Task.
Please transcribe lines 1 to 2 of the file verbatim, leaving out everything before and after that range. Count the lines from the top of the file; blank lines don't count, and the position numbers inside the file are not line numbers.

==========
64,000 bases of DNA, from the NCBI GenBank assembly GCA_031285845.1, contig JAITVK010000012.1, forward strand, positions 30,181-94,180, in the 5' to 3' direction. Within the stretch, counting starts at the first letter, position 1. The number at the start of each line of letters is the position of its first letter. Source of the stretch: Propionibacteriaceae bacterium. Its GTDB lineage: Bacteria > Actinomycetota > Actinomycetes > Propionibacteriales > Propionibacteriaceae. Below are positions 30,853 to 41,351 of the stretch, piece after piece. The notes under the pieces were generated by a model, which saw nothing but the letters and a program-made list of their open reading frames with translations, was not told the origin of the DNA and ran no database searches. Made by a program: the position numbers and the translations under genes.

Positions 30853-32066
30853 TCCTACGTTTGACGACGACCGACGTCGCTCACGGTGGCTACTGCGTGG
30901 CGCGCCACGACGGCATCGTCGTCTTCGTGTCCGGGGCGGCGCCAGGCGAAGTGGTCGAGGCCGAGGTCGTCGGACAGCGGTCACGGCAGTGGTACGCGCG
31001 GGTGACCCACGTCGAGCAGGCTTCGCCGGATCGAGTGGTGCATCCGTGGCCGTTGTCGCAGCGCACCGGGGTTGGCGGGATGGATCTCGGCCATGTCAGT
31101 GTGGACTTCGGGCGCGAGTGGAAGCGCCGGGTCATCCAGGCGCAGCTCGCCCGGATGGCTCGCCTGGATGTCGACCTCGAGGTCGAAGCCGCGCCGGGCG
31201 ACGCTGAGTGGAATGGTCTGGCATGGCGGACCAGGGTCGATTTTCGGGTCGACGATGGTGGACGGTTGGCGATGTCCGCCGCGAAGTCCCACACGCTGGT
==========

64,000 bases of DNA, from the NCBI GenBank assembly GCA_031285845.1, contig JAITVK010000012.1, forward strand, positions 30,181-94,180, in the 5' to 3' direction. Within the stretch, counting starts at the first letter, position 1. The number at the start of each line of letters is the position of its first letter. Source of the stretch: Propionibacteriaceae bacterium. Its GTDB lineage: Bacteria > Actinomycetota > Actinomycetes > Propionibacteriales > Propionibacteriaceae. Below are positions 30,853 to 41,351 of the stretch, piece after piece. The notes under the pieces were generated by a model, which saw nothing but the letters and a program-made list of their open reading frames with translations, was not told the origin of the DNA and ran no database searches. Made by a program: the position numbers and the translations under genes.

Positions 30853-32066